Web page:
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NHS England ‘reviewing and rebooting’ appraisal and revalidation process

Exclusive NHS England is currently reviewing the appraisals and revalidation process, to ensure GPs want to remain in the profession and are not put off by the ‘complex’ system. 

The head of primary care for NHS England told Pulse a key challenge faced by GPs – particularly later in their careers – is the difficult process of staying appraised and revalidated.

Therefore to help GP retention, the system is being reviewed – although there is currently very little detail on what the review is looking at and when it will report.

Pulse previously revealed GPs spend on average 55 hours a year filling out revalidation paperwork – equivalent to 1,300 full-time GPs working eight sessions a week.

An investigation also showed that only 0.4% of all the revalidation recommendations made for GPs are serious enough for the regulator to threaten to withdraw a licence to practise, and there is little evidence that revalidation improves patient care.

But speaking to Pulse, NHS England primary care acting director Dr Nikita Kanani said a ‘reboot’ of revalidation is currently ongoing.

She said: ‘We’ve got a reboot of appraisal and revalidation under way, which I’m doing on behalf of [NHS England medical director] Steve Powis because actually, we know that one of the challenges that GPs find, particularly later in their career, is how complex it is to stay appraised and revalidated under the current guidelines. 

‘What we want to do is create a space for people to be reappraised preferably around their passion.’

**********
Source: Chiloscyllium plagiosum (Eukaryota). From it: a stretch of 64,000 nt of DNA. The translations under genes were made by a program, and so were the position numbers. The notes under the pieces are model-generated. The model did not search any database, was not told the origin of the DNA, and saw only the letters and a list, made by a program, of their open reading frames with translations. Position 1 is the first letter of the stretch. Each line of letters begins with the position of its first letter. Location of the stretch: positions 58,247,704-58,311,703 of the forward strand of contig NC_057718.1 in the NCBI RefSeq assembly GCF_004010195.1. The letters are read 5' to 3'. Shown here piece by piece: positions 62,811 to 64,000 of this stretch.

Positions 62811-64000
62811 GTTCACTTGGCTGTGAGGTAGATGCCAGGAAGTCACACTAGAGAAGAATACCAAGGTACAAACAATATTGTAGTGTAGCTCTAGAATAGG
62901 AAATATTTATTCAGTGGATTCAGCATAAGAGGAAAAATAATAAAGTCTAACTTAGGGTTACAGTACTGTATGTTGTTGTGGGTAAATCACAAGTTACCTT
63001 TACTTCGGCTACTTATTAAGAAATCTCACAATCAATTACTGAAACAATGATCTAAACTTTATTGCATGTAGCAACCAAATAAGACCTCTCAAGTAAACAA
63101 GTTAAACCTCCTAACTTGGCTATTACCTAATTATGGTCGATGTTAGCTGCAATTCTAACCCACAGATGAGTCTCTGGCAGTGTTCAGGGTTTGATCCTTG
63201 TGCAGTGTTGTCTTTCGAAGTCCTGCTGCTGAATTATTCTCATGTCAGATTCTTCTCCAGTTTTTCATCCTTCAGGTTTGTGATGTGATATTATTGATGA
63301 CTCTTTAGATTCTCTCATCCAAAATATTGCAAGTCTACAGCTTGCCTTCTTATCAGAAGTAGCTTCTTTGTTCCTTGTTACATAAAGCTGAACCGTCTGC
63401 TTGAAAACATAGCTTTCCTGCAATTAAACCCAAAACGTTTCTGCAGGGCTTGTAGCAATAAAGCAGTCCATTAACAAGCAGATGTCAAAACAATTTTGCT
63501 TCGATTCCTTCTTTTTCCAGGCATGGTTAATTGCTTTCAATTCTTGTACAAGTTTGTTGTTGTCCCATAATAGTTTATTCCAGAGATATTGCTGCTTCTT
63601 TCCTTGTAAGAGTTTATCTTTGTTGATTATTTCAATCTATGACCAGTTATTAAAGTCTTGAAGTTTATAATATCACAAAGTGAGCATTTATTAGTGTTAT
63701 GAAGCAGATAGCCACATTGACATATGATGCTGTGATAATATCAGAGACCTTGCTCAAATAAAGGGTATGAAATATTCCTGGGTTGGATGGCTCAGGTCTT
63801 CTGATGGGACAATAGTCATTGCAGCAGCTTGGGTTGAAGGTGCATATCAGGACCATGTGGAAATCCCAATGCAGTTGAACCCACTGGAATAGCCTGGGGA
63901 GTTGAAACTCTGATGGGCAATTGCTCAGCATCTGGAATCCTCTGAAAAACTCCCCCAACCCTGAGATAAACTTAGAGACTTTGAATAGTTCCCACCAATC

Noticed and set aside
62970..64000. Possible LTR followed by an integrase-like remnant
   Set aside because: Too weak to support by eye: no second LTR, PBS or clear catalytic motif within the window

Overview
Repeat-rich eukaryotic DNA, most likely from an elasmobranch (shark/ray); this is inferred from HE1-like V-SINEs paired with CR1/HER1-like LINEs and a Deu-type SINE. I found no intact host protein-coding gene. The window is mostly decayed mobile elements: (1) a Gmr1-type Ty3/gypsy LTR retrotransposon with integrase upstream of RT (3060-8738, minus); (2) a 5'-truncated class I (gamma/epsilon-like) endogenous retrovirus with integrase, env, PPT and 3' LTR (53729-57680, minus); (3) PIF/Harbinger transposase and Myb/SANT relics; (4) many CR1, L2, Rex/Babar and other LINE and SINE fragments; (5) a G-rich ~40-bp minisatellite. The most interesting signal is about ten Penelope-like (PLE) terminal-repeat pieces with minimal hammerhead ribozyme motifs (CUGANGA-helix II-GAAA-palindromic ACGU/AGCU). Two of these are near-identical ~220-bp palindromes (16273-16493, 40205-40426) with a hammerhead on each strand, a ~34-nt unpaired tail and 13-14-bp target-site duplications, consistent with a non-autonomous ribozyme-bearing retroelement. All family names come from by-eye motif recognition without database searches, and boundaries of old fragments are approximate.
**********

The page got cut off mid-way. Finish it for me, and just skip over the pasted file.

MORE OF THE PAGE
‘GPs are really valued, we want to make the work better for them so they want to stay and people want to be GPs for as long as possible,’ she added.

Last month, the Government-commissioned GP partnership review – chaired by Dr Nigel Watson – called on NHS England to look at revalidation processes and tackle ‘inconsistency in the appraisal requirements’.

Welcoming the news, Dr Watson told Pulse the review should tackle the lack of consistency across the country and between primary and secondary care, and help retain GPs who are ‘fed up’ with the bureaucracy.

He said: ‘There are older GPs who were telling us they’re going to stop practising because they’re fed up with appraisals and bureaucracy.’

‘Doing an annual appraisal can be a positive thing – and in some areas it still remains that way – but I think increasingly there have been a number of extra requirements brought in, [with GPs] having to record more things.

‘If you look at some secondary care appraisals, compared to what is required for primary care, there is a mismatch between the two. There needs to be some consistency across the country,’ he continued.

Dr Watson added at the moment the process can be seen as ‘onerous’ and a ‘tick box’ exercise, without being actually valued by the patient or the person,’ .

GPs have also been concerned about appraisals and the use of their reflections since the Dr Hadiza Bawa-Garba case, when it was suggested that the junior doctor’s reflections had been used against her in court

Meanwhile, a Pulse survey revealed over half of GPs have stopped or changed appraisal reflections in the wake of the case.